One form of this universal allegory is the myth of Prometheus, and what here follows is based on a chapter in H. P. Blavatsky's Secret Doctrine, Vol. II, pp. 410 sqq. It is time, she says, to dispose of the pernicious dogma relating to the 'curse' under which mankind is alleged to have suffered since the supposed disobedience of Adam and Eve. The creative powers which Man acquired were the gift of Divine Wisdom, not the result of sin. There was nothing sinful in performing the functions of natural union; only a false hypocritical asceticism could make a sin out of that. It was not this natural act that brought any curse on mankind. The 'curse,' if we must call it so, consisted in the trouble which Man brings on himself by his wrong use of his new power of freewill. But, as said above, this curse is only temporary, and is moreover accompanied by the priceless boon of freewill.
According to the myth of Prometheus, and its analogs in other mythologies, a Divine Being took pity on nascent humanity, shut up in a Paradisiacal prison where there was no prospect of progress; and brought down the Fire and Light from heaven to inspire Man. This he did at great sacrifice to himself, willingly made through his compassion. The natural program for Man was to go through a long and slow process of evolution; but this act of the Divine Messenger hastened that evolution, by bringing the Divine Fire to Man before he was ready to receive it. And yet, as we are told, this act by Prometheus, though in one sense a rebellion and interference, was nevertheless preordained, foreseen. This is a teaching which we may find hard to understand; but it is not harder than many doctrines which theologies require us to accept; and it does what they do not do — explains actual facts of life.
The holy mystery of procreation was turned into animal gratification; thus the Serpent 'bruised man's heel,' as the Bible tells us; man's nature was changed mentally, morally, and physically. So that now, in this Fifth Race of humanity, we suffer from the abuse, and Prometheus's gift may in this sense be described as a 'curse.' The Divine Titan, who brought the boon to mankind, took upon himself the retribution consequent thereon, and so is shown in the allegory as being chained to a rock and tortured. But Prometheus stands for mankind in general, so that his tortures represent the woes of mankind. At last, however, appears his deliverer, Herakles, typifying the Divine saving power in Man himself.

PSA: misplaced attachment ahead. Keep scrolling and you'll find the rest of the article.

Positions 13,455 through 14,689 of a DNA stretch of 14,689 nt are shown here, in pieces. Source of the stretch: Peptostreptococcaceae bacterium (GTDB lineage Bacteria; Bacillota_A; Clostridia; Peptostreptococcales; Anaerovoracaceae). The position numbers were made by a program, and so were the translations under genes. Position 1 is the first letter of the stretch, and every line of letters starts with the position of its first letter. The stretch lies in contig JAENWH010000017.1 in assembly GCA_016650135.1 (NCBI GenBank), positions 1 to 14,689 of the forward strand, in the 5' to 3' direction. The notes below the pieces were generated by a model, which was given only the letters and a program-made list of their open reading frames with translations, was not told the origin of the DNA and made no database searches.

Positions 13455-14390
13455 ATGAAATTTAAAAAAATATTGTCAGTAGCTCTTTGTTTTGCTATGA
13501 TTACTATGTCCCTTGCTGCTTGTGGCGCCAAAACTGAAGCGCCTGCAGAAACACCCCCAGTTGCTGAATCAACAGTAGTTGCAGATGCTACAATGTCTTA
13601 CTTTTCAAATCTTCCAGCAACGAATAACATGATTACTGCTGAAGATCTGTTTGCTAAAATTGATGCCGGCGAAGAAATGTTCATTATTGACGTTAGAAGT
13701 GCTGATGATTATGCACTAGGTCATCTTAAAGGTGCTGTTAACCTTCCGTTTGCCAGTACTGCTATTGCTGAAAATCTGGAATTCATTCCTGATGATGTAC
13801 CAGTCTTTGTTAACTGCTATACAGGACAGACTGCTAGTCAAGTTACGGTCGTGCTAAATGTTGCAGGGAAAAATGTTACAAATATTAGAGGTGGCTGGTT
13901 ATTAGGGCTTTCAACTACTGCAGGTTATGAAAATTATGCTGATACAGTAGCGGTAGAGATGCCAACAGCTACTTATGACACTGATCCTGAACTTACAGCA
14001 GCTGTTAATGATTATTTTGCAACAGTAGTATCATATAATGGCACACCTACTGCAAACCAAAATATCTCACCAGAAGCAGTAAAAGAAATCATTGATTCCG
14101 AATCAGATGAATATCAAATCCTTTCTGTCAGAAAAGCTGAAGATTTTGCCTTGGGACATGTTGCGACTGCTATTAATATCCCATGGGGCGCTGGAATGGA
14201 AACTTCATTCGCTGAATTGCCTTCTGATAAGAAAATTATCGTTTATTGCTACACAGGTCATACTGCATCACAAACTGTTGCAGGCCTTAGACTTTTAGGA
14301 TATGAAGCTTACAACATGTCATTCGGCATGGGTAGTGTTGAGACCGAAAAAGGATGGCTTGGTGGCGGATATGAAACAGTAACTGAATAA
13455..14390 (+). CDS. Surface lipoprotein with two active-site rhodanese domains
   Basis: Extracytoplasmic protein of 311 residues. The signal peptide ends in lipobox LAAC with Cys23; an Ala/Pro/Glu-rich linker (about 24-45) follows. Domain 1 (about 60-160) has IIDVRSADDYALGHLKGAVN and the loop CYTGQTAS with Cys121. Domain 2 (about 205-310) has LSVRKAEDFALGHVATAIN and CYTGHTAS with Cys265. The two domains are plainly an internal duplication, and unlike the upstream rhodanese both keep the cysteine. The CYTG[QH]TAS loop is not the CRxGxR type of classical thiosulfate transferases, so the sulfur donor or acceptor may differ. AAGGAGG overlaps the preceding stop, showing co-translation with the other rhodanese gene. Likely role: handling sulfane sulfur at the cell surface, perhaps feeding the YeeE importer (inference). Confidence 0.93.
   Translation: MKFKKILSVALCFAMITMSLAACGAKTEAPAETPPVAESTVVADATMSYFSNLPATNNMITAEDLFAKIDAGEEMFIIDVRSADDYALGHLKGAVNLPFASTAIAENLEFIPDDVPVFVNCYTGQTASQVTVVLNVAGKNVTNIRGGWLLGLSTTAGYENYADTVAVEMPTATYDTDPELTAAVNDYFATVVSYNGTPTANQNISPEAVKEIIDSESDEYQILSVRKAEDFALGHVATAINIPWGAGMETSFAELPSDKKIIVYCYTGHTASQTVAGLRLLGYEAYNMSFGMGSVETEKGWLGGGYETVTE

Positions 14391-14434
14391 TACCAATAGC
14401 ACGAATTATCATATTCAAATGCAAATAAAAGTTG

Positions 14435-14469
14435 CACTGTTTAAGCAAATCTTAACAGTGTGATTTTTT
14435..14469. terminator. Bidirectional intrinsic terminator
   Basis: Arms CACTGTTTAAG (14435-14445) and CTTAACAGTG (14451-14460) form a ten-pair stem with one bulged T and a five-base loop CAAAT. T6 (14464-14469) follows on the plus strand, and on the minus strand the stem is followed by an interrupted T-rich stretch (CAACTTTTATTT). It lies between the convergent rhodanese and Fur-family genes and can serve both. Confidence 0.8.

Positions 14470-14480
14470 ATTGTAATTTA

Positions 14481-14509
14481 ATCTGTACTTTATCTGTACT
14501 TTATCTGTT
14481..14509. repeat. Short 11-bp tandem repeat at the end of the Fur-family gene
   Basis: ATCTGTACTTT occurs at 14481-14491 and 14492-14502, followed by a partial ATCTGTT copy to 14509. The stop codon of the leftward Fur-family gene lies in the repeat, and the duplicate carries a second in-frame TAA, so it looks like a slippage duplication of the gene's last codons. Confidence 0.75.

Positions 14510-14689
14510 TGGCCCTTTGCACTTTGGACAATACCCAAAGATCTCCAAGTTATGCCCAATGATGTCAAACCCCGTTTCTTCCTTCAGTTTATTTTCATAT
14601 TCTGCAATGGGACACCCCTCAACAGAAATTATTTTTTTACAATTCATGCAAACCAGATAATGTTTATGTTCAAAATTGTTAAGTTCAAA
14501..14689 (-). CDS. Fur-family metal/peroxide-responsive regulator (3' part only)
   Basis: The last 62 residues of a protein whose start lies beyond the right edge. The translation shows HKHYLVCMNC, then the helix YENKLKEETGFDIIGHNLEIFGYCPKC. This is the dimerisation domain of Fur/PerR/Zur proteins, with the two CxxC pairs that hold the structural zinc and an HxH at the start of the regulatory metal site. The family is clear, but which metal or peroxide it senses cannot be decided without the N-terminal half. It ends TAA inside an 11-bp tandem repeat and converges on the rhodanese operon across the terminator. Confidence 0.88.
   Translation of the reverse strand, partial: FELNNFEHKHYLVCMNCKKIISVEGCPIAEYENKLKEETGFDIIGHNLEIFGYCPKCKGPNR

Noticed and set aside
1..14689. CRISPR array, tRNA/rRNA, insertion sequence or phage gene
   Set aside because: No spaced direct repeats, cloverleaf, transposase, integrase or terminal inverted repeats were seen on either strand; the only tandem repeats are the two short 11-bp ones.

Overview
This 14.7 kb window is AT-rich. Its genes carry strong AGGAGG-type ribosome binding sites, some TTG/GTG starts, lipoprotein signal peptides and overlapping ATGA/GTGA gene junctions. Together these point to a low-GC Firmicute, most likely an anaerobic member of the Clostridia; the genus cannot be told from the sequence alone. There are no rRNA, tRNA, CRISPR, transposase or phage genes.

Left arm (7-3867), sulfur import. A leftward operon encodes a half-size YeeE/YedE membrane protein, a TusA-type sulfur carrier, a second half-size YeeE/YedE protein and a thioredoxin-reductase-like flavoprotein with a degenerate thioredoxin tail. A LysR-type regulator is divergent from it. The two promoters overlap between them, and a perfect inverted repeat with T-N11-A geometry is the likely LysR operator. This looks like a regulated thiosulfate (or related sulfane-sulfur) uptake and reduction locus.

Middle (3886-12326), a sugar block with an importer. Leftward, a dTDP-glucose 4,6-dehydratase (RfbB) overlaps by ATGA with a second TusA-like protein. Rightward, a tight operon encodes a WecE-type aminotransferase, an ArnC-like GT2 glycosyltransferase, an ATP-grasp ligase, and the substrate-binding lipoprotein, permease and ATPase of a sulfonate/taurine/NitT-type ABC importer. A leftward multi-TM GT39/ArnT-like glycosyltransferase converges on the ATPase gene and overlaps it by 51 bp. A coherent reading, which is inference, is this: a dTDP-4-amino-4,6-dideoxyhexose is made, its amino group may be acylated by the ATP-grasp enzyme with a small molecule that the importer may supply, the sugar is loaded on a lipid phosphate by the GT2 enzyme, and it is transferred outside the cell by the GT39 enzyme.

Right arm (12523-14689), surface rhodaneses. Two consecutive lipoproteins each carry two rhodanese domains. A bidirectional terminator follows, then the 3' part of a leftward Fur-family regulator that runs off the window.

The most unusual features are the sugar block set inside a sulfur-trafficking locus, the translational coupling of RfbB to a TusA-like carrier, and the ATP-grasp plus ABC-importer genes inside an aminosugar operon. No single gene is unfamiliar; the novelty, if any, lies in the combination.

In the Bible allegory Adam and Eve are shown as disobeying the Lord God; and similarly in the legend of Prometheus, Zeus is disobeyed. The clue to this is to be found in the ancient Grecian Mysteries, wherein Zeus represents no higher principle than the lower aspect of human intelligence. So this 'God,' against whom they rebelled, was not the omnipotent all-wise Deity, but simply the guardian of unawakened humanity. The rubric at the head of Genesis, iii, says, "The serpent deceives Eve"; which is a theological gloss, not warranted by the text. The Serpent tells Eve, "God doth know that in the day ye eat thereof, then your eyes shall be opened, and ye shall be as gods, knowing good and evil."
The above will probably shock many Christians who cherish the familiar doctrines with deep-seated reverence; but others it may help over a difficulty. They will see that Christianity need not be thrown overboard; it only needs to be better understood. There has always been difficulty in reconciling the idea of a wise and beneficent Deity with the idea of anger and punishment and eternal damnation. This difficulty we have created for ourselves: the All-Wise never ordained
any such thing. The will of God need not be altogether inscrutable; we have our own God-given intelligence to guide us to an understanding. Time-worn dogmas are a misfit in this age; the ancient teachings may prove better adapted.